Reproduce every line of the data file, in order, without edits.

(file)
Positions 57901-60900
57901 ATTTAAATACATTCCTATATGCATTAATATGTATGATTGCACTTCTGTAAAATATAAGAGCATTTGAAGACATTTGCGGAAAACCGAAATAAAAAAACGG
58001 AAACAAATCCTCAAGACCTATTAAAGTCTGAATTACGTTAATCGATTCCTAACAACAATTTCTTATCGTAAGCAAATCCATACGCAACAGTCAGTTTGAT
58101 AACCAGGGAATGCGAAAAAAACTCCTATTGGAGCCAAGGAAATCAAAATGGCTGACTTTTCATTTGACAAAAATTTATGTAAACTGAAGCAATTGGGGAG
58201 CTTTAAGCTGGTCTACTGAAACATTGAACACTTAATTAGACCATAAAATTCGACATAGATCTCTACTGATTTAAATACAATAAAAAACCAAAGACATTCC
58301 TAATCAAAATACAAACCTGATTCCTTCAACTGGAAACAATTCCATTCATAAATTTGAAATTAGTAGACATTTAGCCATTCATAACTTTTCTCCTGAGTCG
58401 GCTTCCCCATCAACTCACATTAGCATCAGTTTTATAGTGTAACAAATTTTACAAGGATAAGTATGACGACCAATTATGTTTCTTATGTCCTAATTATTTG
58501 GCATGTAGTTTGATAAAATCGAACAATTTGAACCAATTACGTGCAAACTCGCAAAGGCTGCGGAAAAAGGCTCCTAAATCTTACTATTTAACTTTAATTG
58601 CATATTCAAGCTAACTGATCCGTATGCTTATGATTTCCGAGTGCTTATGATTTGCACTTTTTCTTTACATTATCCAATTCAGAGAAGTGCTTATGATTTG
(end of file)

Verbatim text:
Positions 57901-60900
57901 ATTTAAATACATTCCTATATGCATTAATATGTATGATTGCACTTCTGTAAAATATAAGAGCATTTGAAGACATTTGCGGAAAACCGAAATAAAAAAACGG
58001 AAACAAATCCTCAAGACCTATTAAAGTCTGAATTACGTTAATCGATTCCTAACAACAATTTCTTATCGTAAGCAAATCCATACGCAACAGTCAGTTTGAT
58101 AACCAGGGAATGCGAAAAAAACTCCTATTGGAGCCAAGGAAATCAAAATGGCTGACTTTTCATTTGACAAAAATTTATGTAAACTGAAGCAATTGGGGAG
58201 CTTTAAGCTGGTCTACTGAAACATTGAACACTTAATTAGACCATAAAATTCGACATAGATCTCTACTGATTTAAATACAATAAAAAACCAAAGACATTCC
58301 TAATCAAAATACAAACCTGATTCCTTCAACTGGAAACAATTCCATTCATAAATTTGAAATTAGTAGACATTTAGCCATTCATAACTTTTCTCCTGAGTCG
58401 GCTTCCCCATCAACTCACATTAGCATCAGTTTTATAGTGTAACAAATTTTACAAGGATAAGTATGACGACCAATTATGTTTCTTATGTCCTAATTATTTG
58501 GCATGTAGTTTGATAAAATCGAACAATTTGAACCAATTACGTGCAAACTCGCAAAGGCTGCGGAAAAAGGCTCCTAAATCTTACTATTTAACTTTAATTG
58601 CATATTCAAGCTAACTGATCCGTATGCTTATGATTTCCGAGTGCTTATGATTTGCACTTTTTCTTTACATTATCCAATTCAGAGAAGTGCTTATGATTTG